Get started with stu­dio lights

Fancy set­ting up a sim­ple home stu­dio, but not sure where to start? James Paterson is here to help...

NPhoto - - Contents -

Master a ba­sic two-light set-up with our be­gin­ner’s guide to us­ing stu­dio flash

The mis­sion

To get to grips with stu­dio flash

Time

One hour

Skill level

Be­gin­ner In­ter­me­di­ate Ad­vanced

Kit needed

Nikon D-SLR Home stu­dio flash kit with two heads and soft­boxes or um­brel­las

There’s a cer­tain clar­ity and crisp­ness that you get with stu­dio flash which sim­ply can’t be achieved any other way – look at the de­tail in the model’s amaz­ing tat­toos here. For those get­ting started, things can seem a lit­tle daunt­ing. But stu­dio flash is no black art, just a com­bi­na­tion of ba­sic light­ing prin­ci­ples and cam­era skills.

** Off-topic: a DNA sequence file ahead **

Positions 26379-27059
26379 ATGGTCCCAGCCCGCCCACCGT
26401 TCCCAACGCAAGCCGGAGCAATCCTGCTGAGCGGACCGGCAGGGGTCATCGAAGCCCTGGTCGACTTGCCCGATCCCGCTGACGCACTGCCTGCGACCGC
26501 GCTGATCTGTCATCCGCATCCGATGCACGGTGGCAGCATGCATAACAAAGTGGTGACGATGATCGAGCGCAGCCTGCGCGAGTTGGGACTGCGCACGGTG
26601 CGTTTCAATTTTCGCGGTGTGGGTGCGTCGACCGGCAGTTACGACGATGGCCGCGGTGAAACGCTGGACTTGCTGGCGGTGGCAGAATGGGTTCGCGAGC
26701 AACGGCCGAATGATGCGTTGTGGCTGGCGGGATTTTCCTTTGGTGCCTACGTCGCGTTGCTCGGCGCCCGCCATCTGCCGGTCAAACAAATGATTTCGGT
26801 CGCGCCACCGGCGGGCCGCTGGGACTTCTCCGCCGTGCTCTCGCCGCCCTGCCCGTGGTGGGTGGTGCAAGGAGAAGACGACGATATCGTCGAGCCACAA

You don’t nec­es­sar­ily need a stu­dio – any fairly large room will do – so the best place to start is with a home stu­dio flash kit. A kit like this of­fer a range of ben­e­fits. First, it gives you con­trol over the ex­po­sure. The high flash power means that you can use lower ISOs and con­se­quently pro­duce im­ages with less noise.

Sec­ond, a stu­dio flash kit ef­fec­tively give you con­trol over depth of field, as in­creas­ing or de­creas­ing the power lets you open or close your aper­ture.

The big­gest ad­van­tage, how­ever, is the con­trol that stu­dio flash gives you over the qual­ity of light. You can choose whether it’s dif­fuse or harsh, spread wide or in a nar­row beam, and you can choose to have it emit­ting from any an­gle.

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